Rosanne DiPizio filed a federal lawsuit in July 2015, accusing state development officials of racketeering. She claimed that state officials illegally terminated her construction company’s $19.8 million contract to build the ice rink at Canalside and then arranged to have the contract turned over to a politically-connected Rochester company.
So far, federal judges have handled the case like a “hot potato,” her lawyer said. Over the past 10 months, the suit has been transferred six times.
Three months after the lawsuit was filed in New York City, a judge there ruled that the case should be moved to Buffalo’s federal court.
In late March of this year, two different federal judges in Buffalo disqualified – or recused – themselves from the case, and it was shifted to Frank P. Geraci Jr., the chief district judge in Western New York.
In late June, Geraci transferred the case to Rochester-based Elizabeth A. Wolford, who became the fifth federal judge to take it on.
But on Thursday, Wolford recused herself, and it landed back in Geraci’s court.
On Friday, court officials would not comment when asked if Geraci plans to keep the case.
No one has criticized any of the judges for stepping away from the case, and they are not required to give a reason.
Under laws governing ethical conduct, though, federal judges are required to recuse themselves where there could be an appearance that the judge – because of a friendship, a past association in the legal profession, or any other reason – could have a bias.
The change in judges frustrates DiPizio, who says her family’s companies – DiPizio Construction and Dreamco Development – are unable to bid on government public works projects because the state alleged it botched the ice rink project.
“When people say the wheels of justice turn slowly, they aren’t kidding,” DiPizio said. “I’m looking for justice. I want my day in court. I filed my case in July of last year, and we still don’t know what judge will be handling it.”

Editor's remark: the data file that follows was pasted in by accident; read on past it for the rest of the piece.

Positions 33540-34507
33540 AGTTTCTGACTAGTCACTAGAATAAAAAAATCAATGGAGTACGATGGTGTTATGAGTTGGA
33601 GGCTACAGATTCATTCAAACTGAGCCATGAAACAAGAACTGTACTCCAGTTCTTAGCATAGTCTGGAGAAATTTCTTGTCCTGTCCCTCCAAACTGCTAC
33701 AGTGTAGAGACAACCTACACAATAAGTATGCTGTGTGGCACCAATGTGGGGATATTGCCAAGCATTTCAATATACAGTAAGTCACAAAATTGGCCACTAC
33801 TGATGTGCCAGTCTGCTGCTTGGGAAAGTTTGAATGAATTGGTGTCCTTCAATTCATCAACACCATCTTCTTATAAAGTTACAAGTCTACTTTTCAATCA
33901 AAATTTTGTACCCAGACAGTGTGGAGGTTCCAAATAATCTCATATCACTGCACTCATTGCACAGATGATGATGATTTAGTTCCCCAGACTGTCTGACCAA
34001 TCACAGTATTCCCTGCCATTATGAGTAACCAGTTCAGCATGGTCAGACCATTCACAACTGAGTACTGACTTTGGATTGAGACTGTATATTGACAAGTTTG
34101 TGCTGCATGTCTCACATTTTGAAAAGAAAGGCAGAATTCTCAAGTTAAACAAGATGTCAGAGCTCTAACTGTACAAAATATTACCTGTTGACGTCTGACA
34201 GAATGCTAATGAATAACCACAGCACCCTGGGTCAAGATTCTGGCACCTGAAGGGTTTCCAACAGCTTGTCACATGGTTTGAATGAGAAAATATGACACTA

Her attorney, Daniel W. Isaacs of New York City, said he has not seen a situation like this before.
“It’s obviously a very hot potato,” he said. “In 25 years practicing law, including time that I worked as a law clerk in federal court, I’ve never seen a case change hands so many times.”
Isaacs and William T. Brennan, lead attorney for the state officials, were asked why they think so many judges have passed on the DiPizio case.
“Here, in Buffalo, everyone seems to know everyone. You have a small number of judges. A lot of them know somebody associated with the lawsuit,” Brennan said.
Isaacs said he believes it is because of the nature of the case.
“We’ve raised a lot of very serious allegations. I think our case is the tip of an iceberg, and it could be related to other situations that are under investigation in Buffalo,” Isaacs said.
Allegations raised in DiPizio’s lawsuit may be related to other matters that some of the judges are handling, he said.
Isaacs said he filed the case in New York City to avoid potential conflicts involving the federal judges in Buffalo. Lawyers for the defendants, including the Empire State Development Corp., insisted and successfully argued that it be moved to Buffalo, he said.
“The defendants knew that, if they asked for change of venue, that would delay the case for months, and if they moved it to Buffalo, there would more delays,” Isaacs said. “The defense strategy has been ‘tie things up, tie things up, tie things up’ and hope that my client will give up and walk away. They’re making a big mistake if they think that will happen.”